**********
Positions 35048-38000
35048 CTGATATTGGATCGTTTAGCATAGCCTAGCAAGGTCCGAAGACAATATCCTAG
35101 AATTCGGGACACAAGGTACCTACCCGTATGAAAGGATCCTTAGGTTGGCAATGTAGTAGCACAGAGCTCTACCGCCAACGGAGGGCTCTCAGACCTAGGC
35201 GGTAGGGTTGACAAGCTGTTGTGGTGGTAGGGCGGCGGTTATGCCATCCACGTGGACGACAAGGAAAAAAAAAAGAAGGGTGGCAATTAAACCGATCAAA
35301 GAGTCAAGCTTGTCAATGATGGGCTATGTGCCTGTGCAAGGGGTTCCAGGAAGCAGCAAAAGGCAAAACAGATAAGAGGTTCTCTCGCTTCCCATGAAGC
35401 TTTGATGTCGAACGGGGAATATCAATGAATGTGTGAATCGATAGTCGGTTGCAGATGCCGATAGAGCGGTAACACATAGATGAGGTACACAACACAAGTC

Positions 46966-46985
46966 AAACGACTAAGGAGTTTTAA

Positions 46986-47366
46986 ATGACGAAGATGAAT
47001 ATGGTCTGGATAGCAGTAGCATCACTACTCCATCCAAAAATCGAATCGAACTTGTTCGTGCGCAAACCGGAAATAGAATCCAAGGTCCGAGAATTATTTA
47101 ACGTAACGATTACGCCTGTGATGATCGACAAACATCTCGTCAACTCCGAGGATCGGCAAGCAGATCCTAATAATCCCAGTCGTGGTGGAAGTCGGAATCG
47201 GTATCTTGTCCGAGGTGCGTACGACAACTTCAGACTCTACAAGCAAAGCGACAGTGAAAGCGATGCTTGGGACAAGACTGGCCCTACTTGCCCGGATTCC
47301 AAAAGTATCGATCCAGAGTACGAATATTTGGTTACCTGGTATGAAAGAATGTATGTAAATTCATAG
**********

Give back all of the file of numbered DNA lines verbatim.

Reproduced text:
Positions 35048-38000
35048 CTGATATTGGATCGTTTAGCATAGCCTAGCAAGGTCCGAAGACAATATCCTAG
35101 AATTCGGGACACAAGGTACCTACCCGTATGAAAGGATCCTTAGGTTGGCAATGTAGTAGCACAGAGCTCTACCGCCAACGGAGGGCTCTCAGACCTAGGC
35201 GGTAGGGTTGACAAGCTGTTGTGGTGGTAGGGCGGCGGTTATGCCATCCACGTGGACGACAAGGAAAAAAAAAAGAAGGGTGGCAATTAAACCGATCAAA
35301 GAGTCAAGCTTGTCAATGATGGGCTATGTGCCTGTGCAAGGGGTTCCAGGAAGCAGCAAAAGGCAAAACAGATAAGAGGTTCTCTCGCTTCCCATGAAGC
35401 TTTGATGTCGAACGGGGAATATCAATGAATGTGTGAATCGATAGTCGGTTGCAGATGCCGATAGAGCGGTAACACATAGATGAGGTACACAACACAAGTC

Positions 46966-46985
46966 AAACGACTAAGGAGTTTTAA

Positions 46986-47366
46986 ATGACGAAGATGAAT
47001 ATGGTCTGGATAGCAGTAGCATCACTACTCCATCCAAAAATCGAATCGAACTTGTTCGTGCGCAAACCGGAAATAGAATCCAAGGTCCGAGAATTATTTA
47101 ACGTAACGATTACGCCTGTGATGATCGACAAACATCTCGTCAACTCCGAGGATCGGCAAGCAGATCCTAATAATCCCAGTCGTGGTGGAAGTCGGAATCG
47201 GTATCTTGTCCGAGGTGCGTACGACAACTTCAGACTCTACAAGCAAAGCGACAGTGAAAGCGATGCTTGGGACAAGACTGGCCCTACTTGCCCGGATTCC
47301 AAAAGTATCGATCCAGAGTACGAATATTTGGTTACCTGGTATGAAAGAATGTATGTAAATTCATAG